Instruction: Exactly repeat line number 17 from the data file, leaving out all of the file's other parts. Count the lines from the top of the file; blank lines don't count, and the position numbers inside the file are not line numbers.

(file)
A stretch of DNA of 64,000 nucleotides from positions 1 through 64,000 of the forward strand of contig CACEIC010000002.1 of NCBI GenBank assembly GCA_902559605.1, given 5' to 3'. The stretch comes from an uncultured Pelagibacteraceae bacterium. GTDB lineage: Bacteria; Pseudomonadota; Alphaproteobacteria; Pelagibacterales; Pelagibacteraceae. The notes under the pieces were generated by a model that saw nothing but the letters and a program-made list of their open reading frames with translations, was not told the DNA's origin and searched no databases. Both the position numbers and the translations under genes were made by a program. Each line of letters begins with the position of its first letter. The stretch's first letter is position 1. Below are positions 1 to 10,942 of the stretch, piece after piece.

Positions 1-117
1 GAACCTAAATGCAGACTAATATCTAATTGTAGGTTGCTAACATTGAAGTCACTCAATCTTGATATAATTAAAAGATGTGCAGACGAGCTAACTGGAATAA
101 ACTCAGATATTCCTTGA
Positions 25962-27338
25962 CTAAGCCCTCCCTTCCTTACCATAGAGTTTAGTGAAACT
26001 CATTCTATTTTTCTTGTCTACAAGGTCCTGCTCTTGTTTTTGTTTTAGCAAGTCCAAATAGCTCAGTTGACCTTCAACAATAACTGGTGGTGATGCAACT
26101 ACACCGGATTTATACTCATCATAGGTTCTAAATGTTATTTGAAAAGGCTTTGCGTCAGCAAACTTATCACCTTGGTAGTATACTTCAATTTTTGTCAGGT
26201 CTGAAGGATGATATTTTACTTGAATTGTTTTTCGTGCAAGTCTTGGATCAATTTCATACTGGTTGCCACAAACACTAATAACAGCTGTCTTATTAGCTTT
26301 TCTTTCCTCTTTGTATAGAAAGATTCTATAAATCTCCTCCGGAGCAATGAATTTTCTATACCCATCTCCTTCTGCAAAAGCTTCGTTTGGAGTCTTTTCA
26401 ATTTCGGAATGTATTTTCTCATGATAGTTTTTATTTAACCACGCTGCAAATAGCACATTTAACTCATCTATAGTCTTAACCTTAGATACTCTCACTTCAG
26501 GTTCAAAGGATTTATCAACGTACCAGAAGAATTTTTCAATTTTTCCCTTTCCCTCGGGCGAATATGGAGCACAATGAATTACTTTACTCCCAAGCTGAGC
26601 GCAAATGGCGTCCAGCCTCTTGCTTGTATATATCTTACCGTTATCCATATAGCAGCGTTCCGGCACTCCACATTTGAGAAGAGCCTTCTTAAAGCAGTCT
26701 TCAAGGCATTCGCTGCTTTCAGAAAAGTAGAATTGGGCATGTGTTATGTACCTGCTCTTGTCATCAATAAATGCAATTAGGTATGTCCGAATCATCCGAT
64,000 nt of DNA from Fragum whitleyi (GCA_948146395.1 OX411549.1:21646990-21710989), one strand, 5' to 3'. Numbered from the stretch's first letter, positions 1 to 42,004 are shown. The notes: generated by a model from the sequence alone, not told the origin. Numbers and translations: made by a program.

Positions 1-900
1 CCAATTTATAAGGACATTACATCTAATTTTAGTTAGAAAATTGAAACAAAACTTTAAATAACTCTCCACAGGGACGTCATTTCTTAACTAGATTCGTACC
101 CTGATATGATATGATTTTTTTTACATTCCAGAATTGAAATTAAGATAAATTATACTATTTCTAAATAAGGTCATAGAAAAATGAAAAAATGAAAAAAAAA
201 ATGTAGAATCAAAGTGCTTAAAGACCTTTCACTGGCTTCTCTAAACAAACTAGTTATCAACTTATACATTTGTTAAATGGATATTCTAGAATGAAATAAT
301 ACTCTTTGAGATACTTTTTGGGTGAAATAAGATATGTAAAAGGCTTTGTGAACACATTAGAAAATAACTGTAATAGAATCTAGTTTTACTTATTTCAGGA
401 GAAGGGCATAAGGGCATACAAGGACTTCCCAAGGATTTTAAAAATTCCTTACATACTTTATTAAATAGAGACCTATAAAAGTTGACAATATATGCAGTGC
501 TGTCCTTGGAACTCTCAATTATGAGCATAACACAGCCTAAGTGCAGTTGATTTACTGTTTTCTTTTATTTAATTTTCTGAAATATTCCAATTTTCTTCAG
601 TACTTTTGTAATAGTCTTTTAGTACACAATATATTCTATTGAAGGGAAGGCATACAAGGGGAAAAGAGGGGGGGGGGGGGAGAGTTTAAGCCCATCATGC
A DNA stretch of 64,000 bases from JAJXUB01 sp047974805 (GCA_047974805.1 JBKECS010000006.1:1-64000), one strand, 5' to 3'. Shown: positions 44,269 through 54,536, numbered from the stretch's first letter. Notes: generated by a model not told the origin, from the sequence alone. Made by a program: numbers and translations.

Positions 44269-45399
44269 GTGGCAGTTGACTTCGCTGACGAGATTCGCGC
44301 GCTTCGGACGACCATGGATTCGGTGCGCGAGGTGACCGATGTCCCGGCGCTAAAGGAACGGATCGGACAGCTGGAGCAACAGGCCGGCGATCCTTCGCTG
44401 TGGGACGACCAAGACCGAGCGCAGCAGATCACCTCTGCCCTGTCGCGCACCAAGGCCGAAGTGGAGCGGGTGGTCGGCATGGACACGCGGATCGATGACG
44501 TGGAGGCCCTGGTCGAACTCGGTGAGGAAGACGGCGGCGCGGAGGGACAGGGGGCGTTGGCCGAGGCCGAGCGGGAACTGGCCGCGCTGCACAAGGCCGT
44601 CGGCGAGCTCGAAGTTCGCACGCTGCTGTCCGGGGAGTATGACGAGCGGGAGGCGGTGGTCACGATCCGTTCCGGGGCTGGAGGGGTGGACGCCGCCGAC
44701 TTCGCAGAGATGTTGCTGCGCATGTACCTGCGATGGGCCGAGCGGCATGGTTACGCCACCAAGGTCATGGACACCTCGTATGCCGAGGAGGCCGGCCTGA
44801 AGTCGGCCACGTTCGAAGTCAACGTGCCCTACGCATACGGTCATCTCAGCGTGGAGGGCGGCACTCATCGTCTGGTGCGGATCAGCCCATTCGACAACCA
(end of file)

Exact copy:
1 CCAATTTATAAGGACATTACATCTAATTTTAGTTAGAAAATTGAAACAAAACTTTAAATAACTCTCCACAGGGACGTCATTTCTTAACTAGATTCGTACC